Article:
Valentino Globe BV v Phillips and another
 4 All SA 1 (A)
Supreme Court of Appeal
27 May 1998
Harms, Hefer, Nienaber, Howie and Plewman JJA
Adv JJF Hefer and Adv I Potgieter
. Editor's Summary . Cases Referred to . Judgment .
Trade Marks Removal on the grounds of nonuse The onus rests upon the Applicant for removal to establish that he is
a person aggrieved A wide and liberal interpretation is given to the term "person aggrieved" The Applicant must have a
substantial interest in the mark or must substantially be damaged by it remaining on the register The fact that the
registered mark constitutes an obstacle to the registration of a mark applied for by the Applicant is prima facie evidence of
an interest, but if the application for registration was in bad faith, vexatious or without any substance, the prima facie
inference is negated.
Section 36(1)(b) of the Trade Marks Act 62 of 1963 ("the Act") and section 27(1)(b) of the Trade Marks Act 194 of
1993 provide that if registered trade marks are not used for a continuous period of five years, they may be removed
from the register. In the Court a quo the trade mark under consideration, "Valentino" was removed from the register
on the ground of nonuse. The instant case was an appeal against this removal. As the proceedings were initiated
during 1980 the matter had to be decided in terms of the 1963 Act.
The Appellant had registered the trade mark "Valentino" on 28 November 1973 in relation to certain items of
clothing. The Appellant licensed certain continental concerns to manufacture readytowear Valentino clothing. No
user agreement had been registered under section 48 of the Act before the proceedings were launched, nor did
the Appellant itself conduct any business under the mark in South Africa.
The First Respondent dealt in men's clothing in Johannesburg. On 5 November 1979 he lodged in his own name
an application for the registration of the trade mark "Valentino" in respect of clothing. As the Appellant's registered
trade mark prevented the First Respondent's application being granted he launched an application in the court a
quo for the removal of the trade mark on the ground of nonuse.
In the court a quo the Appellant had argued two points in limine, viz (i) relating to the locus standi of the First
Respondent and (ii) the lack of proof of nonuse in the founding affidavit. The parties had agreed that if the
Appellant was unsuccessful on these points, the outcome of the application would be determined in accordance
with the full bench decision in AdcockIngram Laboratories Ltd v SA Druggists Ltd and another 1983 (2) SA 350 (T). This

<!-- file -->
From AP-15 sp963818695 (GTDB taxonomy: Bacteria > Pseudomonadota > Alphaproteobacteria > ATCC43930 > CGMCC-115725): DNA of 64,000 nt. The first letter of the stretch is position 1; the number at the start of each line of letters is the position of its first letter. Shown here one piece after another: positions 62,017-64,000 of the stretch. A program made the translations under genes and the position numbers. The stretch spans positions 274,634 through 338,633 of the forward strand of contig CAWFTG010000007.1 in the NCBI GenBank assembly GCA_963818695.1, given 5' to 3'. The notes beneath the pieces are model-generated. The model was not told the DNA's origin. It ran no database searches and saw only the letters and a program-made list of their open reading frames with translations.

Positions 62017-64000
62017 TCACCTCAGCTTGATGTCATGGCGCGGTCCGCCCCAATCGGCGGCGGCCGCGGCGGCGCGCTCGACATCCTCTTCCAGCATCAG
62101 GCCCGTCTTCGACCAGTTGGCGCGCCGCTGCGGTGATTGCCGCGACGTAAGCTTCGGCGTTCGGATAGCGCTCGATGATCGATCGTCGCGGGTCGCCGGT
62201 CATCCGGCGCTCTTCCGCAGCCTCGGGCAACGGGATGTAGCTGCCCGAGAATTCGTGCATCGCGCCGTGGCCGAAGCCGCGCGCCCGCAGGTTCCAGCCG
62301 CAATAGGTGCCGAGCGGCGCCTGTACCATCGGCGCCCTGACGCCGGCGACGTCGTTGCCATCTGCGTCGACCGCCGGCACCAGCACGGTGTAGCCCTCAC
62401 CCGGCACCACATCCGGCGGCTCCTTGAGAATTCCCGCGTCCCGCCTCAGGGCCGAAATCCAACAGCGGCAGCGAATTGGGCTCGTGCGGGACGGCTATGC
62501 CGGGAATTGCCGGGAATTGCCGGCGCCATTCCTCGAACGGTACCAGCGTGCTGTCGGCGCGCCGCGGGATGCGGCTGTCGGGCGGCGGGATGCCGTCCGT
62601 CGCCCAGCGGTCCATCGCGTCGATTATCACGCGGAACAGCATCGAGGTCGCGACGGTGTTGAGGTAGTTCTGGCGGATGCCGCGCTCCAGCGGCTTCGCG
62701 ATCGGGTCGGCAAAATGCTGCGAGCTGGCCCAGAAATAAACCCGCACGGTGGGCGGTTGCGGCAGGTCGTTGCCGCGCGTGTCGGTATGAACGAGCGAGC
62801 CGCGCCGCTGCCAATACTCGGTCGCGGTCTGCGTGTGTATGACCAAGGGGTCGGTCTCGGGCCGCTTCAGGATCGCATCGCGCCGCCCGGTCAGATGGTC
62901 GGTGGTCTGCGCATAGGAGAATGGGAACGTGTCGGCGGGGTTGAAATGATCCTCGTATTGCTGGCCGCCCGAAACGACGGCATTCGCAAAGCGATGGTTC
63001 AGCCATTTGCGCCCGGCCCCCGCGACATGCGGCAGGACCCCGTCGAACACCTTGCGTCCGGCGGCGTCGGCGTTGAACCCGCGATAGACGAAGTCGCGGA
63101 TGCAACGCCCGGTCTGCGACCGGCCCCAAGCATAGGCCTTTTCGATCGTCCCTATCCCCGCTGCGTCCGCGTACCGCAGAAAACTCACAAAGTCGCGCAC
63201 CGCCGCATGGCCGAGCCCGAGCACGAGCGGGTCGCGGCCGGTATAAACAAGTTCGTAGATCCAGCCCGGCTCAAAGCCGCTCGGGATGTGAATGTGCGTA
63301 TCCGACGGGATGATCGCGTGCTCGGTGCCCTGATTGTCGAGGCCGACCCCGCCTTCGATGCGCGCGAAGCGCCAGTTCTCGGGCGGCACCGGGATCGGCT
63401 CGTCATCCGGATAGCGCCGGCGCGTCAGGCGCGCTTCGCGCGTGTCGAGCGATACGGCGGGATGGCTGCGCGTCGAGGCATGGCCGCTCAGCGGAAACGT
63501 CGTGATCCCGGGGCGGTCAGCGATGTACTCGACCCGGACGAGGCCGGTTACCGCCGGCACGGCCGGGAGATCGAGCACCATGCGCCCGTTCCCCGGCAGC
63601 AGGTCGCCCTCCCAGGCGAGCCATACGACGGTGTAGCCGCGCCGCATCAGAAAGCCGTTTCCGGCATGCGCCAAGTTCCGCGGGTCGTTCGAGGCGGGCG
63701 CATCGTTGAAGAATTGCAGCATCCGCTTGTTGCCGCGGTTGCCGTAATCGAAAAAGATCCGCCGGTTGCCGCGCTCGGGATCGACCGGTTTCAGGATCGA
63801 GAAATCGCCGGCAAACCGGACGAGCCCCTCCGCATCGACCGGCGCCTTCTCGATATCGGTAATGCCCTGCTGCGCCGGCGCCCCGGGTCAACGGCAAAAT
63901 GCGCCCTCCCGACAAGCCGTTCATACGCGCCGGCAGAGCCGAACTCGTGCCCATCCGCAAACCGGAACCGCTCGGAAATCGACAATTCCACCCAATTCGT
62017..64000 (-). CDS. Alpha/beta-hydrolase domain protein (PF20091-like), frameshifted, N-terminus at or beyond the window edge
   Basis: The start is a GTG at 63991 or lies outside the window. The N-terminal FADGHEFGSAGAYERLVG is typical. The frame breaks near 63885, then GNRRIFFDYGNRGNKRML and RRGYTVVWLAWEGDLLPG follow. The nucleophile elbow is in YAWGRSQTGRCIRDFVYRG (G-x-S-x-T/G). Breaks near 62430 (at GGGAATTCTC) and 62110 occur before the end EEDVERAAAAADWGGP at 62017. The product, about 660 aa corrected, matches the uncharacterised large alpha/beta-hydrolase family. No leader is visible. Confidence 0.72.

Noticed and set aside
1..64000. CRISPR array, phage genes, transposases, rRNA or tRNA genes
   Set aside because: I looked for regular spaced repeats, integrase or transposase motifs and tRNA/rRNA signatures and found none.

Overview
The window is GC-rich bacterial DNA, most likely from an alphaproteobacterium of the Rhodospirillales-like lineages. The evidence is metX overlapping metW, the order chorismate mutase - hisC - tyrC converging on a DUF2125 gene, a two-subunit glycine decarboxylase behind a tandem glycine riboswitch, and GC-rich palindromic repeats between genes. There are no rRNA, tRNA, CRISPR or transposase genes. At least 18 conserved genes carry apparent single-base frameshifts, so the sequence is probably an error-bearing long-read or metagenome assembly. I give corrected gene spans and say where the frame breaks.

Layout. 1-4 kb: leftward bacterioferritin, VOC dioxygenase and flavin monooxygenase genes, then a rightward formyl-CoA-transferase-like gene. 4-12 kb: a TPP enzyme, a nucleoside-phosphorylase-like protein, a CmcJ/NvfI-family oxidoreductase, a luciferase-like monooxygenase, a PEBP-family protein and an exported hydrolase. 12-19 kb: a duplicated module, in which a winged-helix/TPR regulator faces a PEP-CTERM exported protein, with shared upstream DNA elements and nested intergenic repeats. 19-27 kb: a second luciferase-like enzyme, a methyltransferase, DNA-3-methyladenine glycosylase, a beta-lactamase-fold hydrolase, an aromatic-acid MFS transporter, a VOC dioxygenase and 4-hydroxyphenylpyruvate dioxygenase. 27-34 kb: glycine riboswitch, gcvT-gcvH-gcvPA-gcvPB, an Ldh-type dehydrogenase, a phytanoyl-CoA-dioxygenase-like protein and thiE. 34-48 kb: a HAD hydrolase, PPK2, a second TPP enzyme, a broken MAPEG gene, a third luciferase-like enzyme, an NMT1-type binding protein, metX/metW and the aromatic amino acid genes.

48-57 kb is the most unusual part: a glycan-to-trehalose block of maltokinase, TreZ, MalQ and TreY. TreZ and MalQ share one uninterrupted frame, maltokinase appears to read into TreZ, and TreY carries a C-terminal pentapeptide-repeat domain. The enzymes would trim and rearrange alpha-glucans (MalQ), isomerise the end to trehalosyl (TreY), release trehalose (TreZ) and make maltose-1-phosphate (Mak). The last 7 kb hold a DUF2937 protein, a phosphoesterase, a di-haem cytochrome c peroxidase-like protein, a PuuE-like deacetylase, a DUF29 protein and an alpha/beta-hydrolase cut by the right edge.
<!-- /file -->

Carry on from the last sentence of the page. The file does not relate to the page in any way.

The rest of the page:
judgment held, inter alia, that use of a trade mark by someone other than its proprietor or a registered user is not
"use" for the purposes of section 36(1)(b) and cannot protect a trade mark from removal on the ground of nonuse.
The Appellant's points in limine were dismissed and the trade mark was removed.
On appeal the Appellant raised two issues viz: (i) whether the First Respondent was a "person aggrieved" by
the registration of the mark as provided in section 36(1)(b) of the Act, and, consequently whether he had locus
Page 2 of  4 All SA 1 (A)
apply for the removal of the Appellant's trade mark, and (ii) the correctness of the AdcockIngram decision.
Held The Court considered whether the First Respondent was a person aggrieved by the registration of the
Appellant's trade mark. The Court held that the onus rests upon the Applicant for removal to establish, as a
reasonable possibility, that he is a person aggrieved. A wide and liberal interpretation was given to the term
"person aggrieved". The Applicant had to have a substantial interest in the mark or must substantially be damaged
by it remaining on the register. The fact that the registered mark constituted an obstacle to the registration of a
mark applied for by the Applicant was prima facie evidence of an interest, but if that application for registration was
in bad faith, vexatious or without any substance, the prima facie inference would be negated.
On the evidence in the instant case the court a quo should have found that there was no prospect that First
Respondent could succeed in his application for the registration of the trademark "Valentino". The First Respondent
was not an "aggrieved" person and his application for the removal of the Appellant's trade mark should have failed.
The appeal was upheld with costs.
For Trade marks, see LAWSA (Vol 29, paragraphs 1276)
Cases referred to in judgment